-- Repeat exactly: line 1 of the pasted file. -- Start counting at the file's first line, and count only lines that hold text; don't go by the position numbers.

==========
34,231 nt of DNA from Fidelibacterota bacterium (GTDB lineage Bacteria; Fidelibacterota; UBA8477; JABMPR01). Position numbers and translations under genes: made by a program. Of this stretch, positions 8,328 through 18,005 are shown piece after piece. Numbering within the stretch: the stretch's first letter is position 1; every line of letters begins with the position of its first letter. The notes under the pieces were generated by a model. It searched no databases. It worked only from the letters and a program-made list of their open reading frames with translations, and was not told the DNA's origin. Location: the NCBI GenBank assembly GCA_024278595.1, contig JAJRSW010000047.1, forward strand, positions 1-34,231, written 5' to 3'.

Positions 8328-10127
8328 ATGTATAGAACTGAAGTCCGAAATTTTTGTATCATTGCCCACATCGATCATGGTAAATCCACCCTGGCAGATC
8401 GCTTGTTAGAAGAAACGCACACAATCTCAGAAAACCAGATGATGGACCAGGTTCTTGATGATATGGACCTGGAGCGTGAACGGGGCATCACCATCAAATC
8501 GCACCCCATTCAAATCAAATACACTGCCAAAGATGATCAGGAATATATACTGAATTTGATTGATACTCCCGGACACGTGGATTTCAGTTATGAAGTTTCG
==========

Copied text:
34,231 nt of DNA from Fidelibacterota bacterium (GTDB lineage Bacteria; Fidelibacterota; UBA8477; JABMPR01). Position numbers and translations under genes: made by a program. Of this stretch, positions 8,328 through 18,005 are shown piece after piece. Numbering within the stretch: the stretch's first letter is position 1; every line of letters begins with the position of its first letter. The notes under the pieces were generated by a model. It searched no databases. It worked only from the letters and a program-made list of their open reading frames with translations, and was not told the DNA's origin. Location: the NCBI GenBank assembly GCA_024278595.1, contig JAJRSW010000047.1, forward strand, positions 1-34,231, written 5' to 3'.